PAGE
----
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CAST Teach Teacher Takeover


A Student’s guide through the First-Ever CAST Teach Teacher Takeover Experience


What is CAST Teach High School?


Most would say a school built for future educators, or a magnet school for future teachers. They aren’t wrong, but as a current CAST Teach student I can say that it’s so much more than that. CAST Teach gives all eighty-plus students, and more in the coming years, a sense of integrity. What is integrity? After nine months in CAST Teach, I finally know the answer. Integrity isn’t about being noticed or seen doing kind things, it’s doing kind respectful things without caring if you’re going to be noticed or rewarded later on for it. My future always felt like a highway with multiple exits, I didn’t know which exit was the right one or if I’d miss an exit and have to do a U-turn, but being in CAST Teach was more like a street that’s only one way, then a highway that can go multiple ways. Now my future is set and it’s one thing only, an educator. I no longer say, “when I grow up I want to be…”, because now I know and I would thank all of CAST for helping me realize what I want to be; An educator.

The opportunities and experiences CAST Teach offers have not only shaped me, but I believe the entire inaugural class. The Teacher Takeovers, UTSA field trip, PBL showcase, and the Heart Healthy Summit, all those field trips I learned something new. Lessons I can carry out for the rest of my life. Not once in CAST were we not learning something even if it wasn’t school related. CAST Teach has become my second home and everyone is family to me.

The CAST Teach Takeover Experience


The CAST Teach Takeover was an experience that guaranteed being an educator is what I’m meant to do. We had two Takeovers this past school year, one in November and the other in May. Both of my Takeover experiences in both months were extremely different. The process of the CAST Teach Takeover was smooth sailing and simple, you pick a grade in the subject that you would like to teach your mini-lesson in and create a lesson plan based on that grade and the subject. However, the mini-lesson planning was a lot harder than you’d think, so being able to understand that I now know what, and what not to do when the time comes I have to make a mini-lesson myself with no assistance. Before creating the mini-lesson plan, we all had to email our teachers, whose class we will be teaching our mini-lessons in and shadowing. We’d start off with a bit of an “about me” and then explain what the day will be like and ask questions regarding the class so that our mini-lessons will be relevant to what the students are already learning. 

The first Takeover I taught at Cody Elementary I was assigned to Mr. Perez-Cruz’s 4th-grade class. I prepared a mini-lesson that imposes the use of bingo to have fun, while staying focused at the same time. The administration team at Cody introduced themselves and were all so sweet, they gave us a quick overview of the school and walked us to our designated rooms. The second I walked into the classroom I was very nervous but the kids taught me to relax and they didn’t have to say a single thing, just a simple look was all it took. I watched as they were in class learning, I watched as they raised their hands to answer questions, and I watched as they talked amongst each other. I ate lunch with the students and played with them at recess. I followed them everywhere and I loved talking to them. They would have their silly little comments that would make me laugh and there would be moments where I made them laugh. There are so many moments I had with the students, that I think about every day and would love to relive them again. When it came time to teach my mini-lesson, I wasn’t fazed. This class of 19 became my family in just 3 to 4 hours. That made me realize that the bond that students and teachers have with each other is stronger than I could’ve ever imagined. I want to have a bond like that too.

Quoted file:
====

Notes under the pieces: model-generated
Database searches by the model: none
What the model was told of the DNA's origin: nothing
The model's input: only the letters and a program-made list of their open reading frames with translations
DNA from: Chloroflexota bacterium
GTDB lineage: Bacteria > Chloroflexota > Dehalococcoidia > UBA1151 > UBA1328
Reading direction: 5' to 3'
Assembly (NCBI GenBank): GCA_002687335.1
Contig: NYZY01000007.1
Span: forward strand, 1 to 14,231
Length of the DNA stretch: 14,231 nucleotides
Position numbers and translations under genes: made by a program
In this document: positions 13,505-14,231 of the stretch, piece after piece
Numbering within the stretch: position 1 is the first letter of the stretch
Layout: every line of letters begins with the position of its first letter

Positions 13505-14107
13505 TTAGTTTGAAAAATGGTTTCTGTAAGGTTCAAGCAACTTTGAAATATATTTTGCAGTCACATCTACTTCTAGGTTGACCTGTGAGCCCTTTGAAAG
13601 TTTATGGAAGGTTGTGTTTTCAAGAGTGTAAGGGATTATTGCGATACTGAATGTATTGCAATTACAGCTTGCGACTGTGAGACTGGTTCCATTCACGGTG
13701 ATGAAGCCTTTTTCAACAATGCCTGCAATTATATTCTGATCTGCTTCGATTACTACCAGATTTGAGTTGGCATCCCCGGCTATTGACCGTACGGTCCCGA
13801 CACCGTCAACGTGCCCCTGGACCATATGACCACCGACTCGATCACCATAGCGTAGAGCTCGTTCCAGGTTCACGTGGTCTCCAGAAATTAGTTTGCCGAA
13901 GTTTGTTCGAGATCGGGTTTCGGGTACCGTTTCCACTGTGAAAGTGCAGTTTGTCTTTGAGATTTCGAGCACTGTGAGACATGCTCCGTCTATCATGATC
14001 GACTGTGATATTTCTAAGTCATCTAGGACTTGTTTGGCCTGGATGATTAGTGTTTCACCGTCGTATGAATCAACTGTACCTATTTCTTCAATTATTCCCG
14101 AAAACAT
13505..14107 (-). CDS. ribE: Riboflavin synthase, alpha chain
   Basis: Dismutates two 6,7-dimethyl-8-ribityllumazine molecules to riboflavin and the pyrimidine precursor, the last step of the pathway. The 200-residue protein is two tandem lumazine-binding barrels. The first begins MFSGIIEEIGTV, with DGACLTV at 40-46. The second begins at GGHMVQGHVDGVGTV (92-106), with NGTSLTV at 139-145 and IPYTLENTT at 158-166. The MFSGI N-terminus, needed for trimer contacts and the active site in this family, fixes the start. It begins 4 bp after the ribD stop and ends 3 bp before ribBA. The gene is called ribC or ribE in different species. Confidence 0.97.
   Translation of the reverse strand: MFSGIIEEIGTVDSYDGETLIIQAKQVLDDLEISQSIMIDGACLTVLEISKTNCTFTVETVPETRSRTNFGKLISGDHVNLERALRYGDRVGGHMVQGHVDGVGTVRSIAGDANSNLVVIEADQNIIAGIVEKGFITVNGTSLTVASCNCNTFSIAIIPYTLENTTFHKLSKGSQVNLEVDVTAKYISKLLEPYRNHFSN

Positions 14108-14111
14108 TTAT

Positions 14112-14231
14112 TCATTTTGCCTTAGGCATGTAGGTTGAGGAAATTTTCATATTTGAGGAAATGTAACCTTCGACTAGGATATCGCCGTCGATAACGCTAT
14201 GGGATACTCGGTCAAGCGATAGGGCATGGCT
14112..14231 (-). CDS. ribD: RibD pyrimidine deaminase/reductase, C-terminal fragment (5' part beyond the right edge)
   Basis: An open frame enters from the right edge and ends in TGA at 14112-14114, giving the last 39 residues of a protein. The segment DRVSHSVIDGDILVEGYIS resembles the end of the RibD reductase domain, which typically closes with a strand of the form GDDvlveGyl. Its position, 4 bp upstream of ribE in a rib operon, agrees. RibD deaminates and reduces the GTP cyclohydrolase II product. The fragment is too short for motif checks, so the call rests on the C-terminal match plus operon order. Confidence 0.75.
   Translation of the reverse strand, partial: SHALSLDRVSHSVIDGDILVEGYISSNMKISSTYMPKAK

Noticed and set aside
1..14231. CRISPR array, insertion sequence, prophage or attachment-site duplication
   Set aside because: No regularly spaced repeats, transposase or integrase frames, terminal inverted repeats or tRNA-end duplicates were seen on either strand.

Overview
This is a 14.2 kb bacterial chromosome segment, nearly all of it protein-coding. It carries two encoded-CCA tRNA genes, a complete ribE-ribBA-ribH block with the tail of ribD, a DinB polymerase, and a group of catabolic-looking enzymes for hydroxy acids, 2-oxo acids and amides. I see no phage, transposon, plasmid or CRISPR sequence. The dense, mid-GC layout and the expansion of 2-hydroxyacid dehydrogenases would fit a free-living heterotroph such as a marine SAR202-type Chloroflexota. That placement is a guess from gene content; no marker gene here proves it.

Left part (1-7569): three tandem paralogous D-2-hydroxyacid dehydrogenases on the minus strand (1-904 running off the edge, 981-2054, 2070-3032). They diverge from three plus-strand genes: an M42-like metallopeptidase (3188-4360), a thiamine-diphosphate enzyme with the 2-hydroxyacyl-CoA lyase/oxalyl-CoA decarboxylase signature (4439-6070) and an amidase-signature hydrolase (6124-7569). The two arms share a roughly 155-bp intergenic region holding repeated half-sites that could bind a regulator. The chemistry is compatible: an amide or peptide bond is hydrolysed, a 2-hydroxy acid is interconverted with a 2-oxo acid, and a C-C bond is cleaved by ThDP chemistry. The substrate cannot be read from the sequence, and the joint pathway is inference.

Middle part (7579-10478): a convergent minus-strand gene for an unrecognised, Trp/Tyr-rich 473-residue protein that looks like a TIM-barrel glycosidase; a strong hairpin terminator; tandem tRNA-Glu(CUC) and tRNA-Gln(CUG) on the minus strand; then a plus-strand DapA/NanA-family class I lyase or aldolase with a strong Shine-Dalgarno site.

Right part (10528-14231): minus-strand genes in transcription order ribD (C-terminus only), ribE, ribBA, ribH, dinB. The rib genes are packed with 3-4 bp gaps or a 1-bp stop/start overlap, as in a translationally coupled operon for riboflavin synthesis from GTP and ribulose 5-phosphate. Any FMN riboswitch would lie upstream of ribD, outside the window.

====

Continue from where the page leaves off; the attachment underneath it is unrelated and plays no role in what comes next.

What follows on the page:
My second Takeover was a lot different from the first and I’d like to think it’s where I discovered myself. I taught middle school this time, which was a big change, but I like change. The school I taught at was the middle school I attended from 6th through 8th grade. I was designated to help assign at the library and teach a sixth-grade advisory class. During my middle school year’s at Pease Middle School, I felt more at home in the library. The library felt like a safe spot for me. I owe that all to Mrs. Kaster. She has such a mood-lifting spirit. She puts so much effort into making us have a fun time to enjoy ourselves. She has inspired me in ways. Being able to see her again after a year was the highlight of my takeover. The advisory class I taught belonged to Ms. Guerrero, who gave me amazing advice when it came to teaching my mini-lesson. Ms.Guerrero was so easy to communicate with. The Students may have given her a hard time, but she handled things incredibly well. I learned that teachers, no matter what grade they are teaching, are such strong individuals. It’s a lot easier to act up and make bad decisions when you have at least 7 teachers all in different classes than to do the same with one teacher and in one class all day. 

Middle school is the grade I want to make a difference in and I am glad to be a student at CAST Teach where I can experience Teacher Takeovers. I’ve had the opportunity to learn things, things I wouldn’t have learned if I didn’t go through these experiences. I feel like an actual educator. CAST Teach may be my present, but being an educator is my future.

Written By: CAST Teach Sophomore, Yacine Niang


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